Take the 2-minute tour ×
Stack Overflow is a question and answer site for professional and enthusiast programmers. It's 100% free, no registration required.

I'm working with some municipality data, and it's complicated by the fact that some municipalities are technically within multiple counties—which I handled in the database as an array, like so:

[<Municipality id: 11590, name: "Wisconsin Dells", county: ["Adams", "Columbia", "Juneau", "Sauk"], latitude: nil, longitude: nil, created_at: "2012-06-06 20:05:20", updated_at: "2012-06-06 20:05:20", municipality_type: "City">]

How can I construct a call in Ruby which would return all Municipalities where county contains a given string?

Ideally, this is how I'll list all cities in a given county, for example.

EDIT: I have serialize :county in my Municipality class.

share|improve this question
You asked how to do it in Ruby, but do you mean in Rails? or do you want a pure Ruby solution? –  Jesse Wolgamott Jun 6 '12 at 20:35
I guess I preferred pure Ruby... but a Rails method would be fine. I just don't want to be messing with SQL. –  jasonmklug Jun 6 '12 at 20:37
@jsonmklug -- but after re-reading... this is a Rails ActiveModel class, right? And you want to be able to call Municipality.for_county("Columbia") and have it return all Municipality that match, right? –  Jesse Wolgamott Jun 6 '12 at 20:46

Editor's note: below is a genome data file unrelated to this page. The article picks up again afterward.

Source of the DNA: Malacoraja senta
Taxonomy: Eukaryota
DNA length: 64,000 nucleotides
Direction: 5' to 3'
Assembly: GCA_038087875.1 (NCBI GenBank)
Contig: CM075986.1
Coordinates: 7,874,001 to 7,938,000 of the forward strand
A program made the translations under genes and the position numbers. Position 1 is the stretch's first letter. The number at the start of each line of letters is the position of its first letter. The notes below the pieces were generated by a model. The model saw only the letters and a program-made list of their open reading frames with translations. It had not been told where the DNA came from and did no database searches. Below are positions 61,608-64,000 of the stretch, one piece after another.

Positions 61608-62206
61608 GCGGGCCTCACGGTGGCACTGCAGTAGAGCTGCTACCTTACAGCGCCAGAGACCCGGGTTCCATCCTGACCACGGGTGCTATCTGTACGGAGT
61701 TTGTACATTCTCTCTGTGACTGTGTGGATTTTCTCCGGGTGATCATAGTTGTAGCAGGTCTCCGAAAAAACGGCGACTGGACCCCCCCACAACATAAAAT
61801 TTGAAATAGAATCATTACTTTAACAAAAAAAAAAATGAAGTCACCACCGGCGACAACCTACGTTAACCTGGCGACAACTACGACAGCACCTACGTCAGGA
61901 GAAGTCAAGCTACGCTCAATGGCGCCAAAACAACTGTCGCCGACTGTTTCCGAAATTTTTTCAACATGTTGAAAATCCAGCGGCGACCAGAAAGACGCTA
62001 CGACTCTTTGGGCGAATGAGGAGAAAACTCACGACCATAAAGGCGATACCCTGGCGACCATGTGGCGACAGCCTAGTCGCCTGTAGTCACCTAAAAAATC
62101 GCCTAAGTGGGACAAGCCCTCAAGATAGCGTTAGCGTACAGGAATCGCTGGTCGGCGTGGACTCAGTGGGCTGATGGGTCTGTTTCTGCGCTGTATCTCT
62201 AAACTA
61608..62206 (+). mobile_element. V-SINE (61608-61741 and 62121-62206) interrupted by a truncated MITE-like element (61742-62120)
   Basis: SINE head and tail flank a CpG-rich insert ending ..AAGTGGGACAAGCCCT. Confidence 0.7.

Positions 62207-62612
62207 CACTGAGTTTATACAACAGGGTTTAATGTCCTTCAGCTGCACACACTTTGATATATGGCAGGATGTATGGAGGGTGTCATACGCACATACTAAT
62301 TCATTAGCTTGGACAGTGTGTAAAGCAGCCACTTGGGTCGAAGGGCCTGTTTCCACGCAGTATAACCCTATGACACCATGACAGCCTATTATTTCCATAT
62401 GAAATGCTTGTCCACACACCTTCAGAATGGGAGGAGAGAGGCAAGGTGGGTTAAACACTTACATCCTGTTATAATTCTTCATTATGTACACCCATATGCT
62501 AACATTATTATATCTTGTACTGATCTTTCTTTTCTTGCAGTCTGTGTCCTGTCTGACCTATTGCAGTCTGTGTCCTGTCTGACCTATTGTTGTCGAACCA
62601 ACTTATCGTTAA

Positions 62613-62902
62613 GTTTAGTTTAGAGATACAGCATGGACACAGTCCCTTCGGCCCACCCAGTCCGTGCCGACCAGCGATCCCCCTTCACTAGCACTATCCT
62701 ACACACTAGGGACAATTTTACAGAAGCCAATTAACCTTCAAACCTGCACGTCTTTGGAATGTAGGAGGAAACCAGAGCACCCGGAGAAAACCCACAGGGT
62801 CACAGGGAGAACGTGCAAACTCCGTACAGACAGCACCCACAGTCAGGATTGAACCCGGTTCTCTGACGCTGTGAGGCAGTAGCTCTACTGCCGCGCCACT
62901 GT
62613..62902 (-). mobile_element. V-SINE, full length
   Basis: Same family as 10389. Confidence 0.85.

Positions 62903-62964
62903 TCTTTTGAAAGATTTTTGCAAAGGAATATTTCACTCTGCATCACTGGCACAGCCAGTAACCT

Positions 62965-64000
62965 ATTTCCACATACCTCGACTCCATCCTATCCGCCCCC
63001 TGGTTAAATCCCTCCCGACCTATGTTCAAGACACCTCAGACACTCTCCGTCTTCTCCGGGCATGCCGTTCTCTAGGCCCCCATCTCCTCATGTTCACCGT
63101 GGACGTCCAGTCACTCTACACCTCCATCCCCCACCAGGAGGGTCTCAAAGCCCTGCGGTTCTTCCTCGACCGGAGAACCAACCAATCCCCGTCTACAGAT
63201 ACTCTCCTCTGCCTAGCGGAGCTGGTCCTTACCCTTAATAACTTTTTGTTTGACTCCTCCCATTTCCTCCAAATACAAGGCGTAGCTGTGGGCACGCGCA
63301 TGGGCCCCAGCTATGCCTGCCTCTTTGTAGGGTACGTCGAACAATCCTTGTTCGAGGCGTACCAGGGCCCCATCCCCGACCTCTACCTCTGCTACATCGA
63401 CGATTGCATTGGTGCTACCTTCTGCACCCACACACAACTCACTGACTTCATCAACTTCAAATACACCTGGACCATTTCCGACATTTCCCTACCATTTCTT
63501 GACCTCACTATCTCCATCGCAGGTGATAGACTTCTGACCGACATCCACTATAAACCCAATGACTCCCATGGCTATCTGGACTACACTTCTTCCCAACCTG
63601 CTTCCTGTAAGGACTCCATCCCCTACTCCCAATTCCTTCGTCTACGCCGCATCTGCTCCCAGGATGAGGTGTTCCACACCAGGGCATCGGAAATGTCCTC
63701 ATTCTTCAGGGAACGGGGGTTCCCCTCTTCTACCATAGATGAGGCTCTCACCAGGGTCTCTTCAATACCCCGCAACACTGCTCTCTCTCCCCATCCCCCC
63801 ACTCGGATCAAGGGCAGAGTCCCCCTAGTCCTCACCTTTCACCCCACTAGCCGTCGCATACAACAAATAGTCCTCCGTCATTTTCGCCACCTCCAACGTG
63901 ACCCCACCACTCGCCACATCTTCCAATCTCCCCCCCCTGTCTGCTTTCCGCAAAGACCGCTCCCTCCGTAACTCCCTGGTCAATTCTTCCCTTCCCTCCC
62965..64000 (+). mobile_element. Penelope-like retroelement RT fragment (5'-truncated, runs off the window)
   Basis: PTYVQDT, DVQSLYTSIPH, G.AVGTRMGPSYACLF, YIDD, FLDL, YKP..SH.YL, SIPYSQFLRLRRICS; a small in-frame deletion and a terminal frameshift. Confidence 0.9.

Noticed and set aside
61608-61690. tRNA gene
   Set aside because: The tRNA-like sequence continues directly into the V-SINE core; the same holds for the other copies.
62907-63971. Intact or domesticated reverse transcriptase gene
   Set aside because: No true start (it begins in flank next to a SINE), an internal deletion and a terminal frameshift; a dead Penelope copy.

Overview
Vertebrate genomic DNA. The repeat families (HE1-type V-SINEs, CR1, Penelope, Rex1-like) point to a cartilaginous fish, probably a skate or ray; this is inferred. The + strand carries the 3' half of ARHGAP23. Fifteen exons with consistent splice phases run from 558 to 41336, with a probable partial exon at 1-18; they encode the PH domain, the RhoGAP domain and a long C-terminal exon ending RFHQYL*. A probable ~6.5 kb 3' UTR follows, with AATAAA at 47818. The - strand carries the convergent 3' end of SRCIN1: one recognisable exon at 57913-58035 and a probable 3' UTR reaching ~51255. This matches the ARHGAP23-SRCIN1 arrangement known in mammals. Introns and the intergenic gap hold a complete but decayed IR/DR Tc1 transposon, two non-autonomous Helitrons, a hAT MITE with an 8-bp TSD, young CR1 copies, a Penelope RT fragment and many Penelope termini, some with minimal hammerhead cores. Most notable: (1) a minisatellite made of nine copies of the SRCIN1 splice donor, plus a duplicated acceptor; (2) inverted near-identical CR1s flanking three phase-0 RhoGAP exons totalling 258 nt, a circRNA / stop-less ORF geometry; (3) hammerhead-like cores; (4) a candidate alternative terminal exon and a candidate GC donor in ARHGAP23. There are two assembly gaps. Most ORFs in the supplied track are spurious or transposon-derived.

@JesseWolgamott You're right—that's exactly what I'm looking for. –  jasonmklug Jun 6 '12 at 20:48

1 Answer 1

up vote 2 down vote accepted
class Muni < ActiveRecord::Base
  def self.for_county(county)
    where %Q[county like '%"#{county}"%']

Or, slower, but if you "just don't want to be messing with SQL":

def self.for_county(county)
  all.select { |m| m.county.include? county }
share|improve this answer
why do you need second select? And where("county like ?", '%"#{county}"%') –  fl00r Jun 6 '12 at 20:33
In case you're looking for the county "foo" and there's another county called "foobar" -- the SQL will match it, but the ruby select will filter it out. –  Emily Jun 6 '12 at 20:34
you could search with quotes, couldn't you? –  fl00r Jun 6 '12 at 20:35
Also LIKE query won't use indexes in this case, what will cause performance issues –  fl00r Jun 6 '12 at 20:36
When I say "don't want to mess with SQL", I mean I'd like it to be database-agnostic. If that's going to raise new problems, I guess I have to weigh the costs/benefits. –  jasonmklug Jun 6 '12 at 20:51

Your Answer


By posting your answer, you agree to the privacy policy and terms of service.

Not the answer you're looking for? Browse other questions tagged or ask your own question.